The prominent sociologist, Sheila Greenfield, has an office a few doors down from me. From time to time we like to sit and chat; doctor and sociologist chewing the fat.
This week, we discussed the role of a unifying theory (grand narrative) in science. Relativity and quantum theory are unifying themes fulfilling this role in physics. It is difficult to understand chemistry without an appreciation of electron pairing and the covalent bond. Biology, of course, draws heavily on evolution and psychology too. I ventured that EO Wilson’s Sociobiology provided a useful way to think about social phenomena. Sheila reminded me of the enormous influence of Marxist theory concerning the role of power as the underpinning motivation behind human behaviour. Then we got on to Parson’s functionalist perspective and went on to talk about adaptation in the cult novel, The Leopard by Giuseppe di Lampedus – everything must change so that nothing needs to change.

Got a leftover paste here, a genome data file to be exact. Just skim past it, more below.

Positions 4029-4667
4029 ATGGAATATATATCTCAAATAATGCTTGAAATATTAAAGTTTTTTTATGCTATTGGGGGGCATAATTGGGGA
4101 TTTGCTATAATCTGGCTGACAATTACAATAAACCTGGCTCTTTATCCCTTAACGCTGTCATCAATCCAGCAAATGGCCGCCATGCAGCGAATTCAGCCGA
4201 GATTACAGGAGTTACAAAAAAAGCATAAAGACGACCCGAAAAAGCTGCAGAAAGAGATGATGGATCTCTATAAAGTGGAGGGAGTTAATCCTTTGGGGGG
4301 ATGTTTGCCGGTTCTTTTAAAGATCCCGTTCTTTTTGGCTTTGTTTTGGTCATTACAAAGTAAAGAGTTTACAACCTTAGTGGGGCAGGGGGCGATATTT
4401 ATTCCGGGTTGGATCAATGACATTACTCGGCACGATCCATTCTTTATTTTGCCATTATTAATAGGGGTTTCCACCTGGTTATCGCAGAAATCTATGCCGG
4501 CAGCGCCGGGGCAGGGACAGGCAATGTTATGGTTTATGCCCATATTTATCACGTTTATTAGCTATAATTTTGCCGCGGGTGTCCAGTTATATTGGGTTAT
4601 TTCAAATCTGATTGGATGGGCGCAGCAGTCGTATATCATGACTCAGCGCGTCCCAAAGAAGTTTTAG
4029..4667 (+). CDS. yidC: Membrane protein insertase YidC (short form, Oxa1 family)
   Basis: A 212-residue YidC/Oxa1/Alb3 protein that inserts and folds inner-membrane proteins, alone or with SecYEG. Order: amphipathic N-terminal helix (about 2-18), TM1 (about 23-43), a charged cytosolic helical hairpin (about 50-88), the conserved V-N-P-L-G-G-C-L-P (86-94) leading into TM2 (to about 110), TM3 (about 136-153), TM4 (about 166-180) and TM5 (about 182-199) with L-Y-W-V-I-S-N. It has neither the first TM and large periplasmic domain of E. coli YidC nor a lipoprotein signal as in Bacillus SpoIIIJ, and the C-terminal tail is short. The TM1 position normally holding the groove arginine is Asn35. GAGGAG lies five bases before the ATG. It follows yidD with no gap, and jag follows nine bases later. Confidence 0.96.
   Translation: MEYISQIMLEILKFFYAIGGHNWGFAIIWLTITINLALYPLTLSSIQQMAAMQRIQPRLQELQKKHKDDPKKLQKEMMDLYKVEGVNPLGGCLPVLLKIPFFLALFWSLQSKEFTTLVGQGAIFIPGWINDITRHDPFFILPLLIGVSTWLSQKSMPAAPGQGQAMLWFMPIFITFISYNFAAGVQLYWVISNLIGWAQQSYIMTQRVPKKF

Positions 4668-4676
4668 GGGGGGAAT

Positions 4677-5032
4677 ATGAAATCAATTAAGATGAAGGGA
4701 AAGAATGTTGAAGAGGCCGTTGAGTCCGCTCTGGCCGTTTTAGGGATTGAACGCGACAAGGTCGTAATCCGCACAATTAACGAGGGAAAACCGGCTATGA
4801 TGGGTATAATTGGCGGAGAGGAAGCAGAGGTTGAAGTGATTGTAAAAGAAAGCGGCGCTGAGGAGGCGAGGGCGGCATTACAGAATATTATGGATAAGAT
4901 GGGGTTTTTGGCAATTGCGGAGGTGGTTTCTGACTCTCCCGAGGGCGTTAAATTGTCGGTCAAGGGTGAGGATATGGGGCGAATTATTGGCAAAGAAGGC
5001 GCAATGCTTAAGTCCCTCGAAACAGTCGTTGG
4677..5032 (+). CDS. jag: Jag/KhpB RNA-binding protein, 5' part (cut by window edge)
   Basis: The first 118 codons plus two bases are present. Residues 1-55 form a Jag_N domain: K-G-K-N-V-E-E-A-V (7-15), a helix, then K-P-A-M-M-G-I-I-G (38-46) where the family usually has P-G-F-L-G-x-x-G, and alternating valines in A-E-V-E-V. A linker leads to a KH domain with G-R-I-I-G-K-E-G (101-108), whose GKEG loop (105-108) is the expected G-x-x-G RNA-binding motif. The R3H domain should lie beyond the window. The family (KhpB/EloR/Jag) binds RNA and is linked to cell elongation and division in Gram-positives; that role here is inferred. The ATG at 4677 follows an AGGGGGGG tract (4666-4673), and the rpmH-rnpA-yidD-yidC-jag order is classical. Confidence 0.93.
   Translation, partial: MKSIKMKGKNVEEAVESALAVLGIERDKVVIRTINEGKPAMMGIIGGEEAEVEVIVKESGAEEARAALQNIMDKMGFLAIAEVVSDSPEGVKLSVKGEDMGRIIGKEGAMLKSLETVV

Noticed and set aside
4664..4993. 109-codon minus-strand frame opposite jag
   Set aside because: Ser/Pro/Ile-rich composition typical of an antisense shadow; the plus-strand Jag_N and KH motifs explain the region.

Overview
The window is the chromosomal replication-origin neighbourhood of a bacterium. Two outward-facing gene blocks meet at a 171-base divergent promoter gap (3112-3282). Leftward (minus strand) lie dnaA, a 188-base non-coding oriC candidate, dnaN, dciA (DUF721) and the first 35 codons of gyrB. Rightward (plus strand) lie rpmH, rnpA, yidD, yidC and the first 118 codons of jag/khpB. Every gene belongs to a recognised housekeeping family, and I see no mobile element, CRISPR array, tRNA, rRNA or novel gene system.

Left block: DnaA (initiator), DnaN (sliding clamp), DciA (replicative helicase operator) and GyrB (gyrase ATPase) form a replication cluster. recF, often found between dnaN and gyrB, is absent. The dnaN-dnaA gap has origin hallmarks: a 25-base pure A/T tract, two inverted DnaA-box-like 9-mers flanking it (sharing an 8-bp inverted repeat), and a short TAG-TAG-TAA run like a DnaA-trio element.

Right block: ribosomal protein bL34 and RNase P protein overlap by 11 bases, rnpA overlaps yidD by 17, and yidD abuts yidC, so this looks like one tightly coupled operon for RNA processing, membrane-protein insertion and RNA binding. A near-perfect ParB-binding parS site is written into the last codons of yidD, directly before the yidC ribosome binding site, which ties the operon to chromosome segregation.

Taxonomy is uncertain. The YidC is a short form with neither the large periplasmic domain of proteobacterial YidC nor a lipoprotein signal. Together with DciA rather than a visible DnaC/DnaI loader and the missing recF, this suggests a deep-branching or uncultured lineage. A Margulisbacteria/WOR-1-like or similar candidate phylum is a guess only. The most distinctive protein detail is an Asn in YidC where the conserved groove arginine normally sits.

More recently, we have come across the role of social networks and mathematical sociology. Just as Von Neumann showed that human behaviour sometimes followed a mathematical model under game theory, so now there are mathematical theories that describe group behaviour.1 Despite human beings having volition at the individual level, the sum of people’s individual decisions can be described epidemiologically with a mean, variance, etc. The role of committed minorities in generating a social consensus is a good example which we had come across recently. Apparently, when a committed minority reaches about 10 per cent, then the majority will fall in line with the new idea, whether good or bad.
We will be interested to hear from other bloggers about pervasive theories in sociology.
1. Kruger J, Dunning D. Unskilled and Unaware of It: How Difficulties in Recognizing One’s Own Incompetence Lead to Inflated Self-Assessments. J Pers Psychol.1999;77(6):1121-1134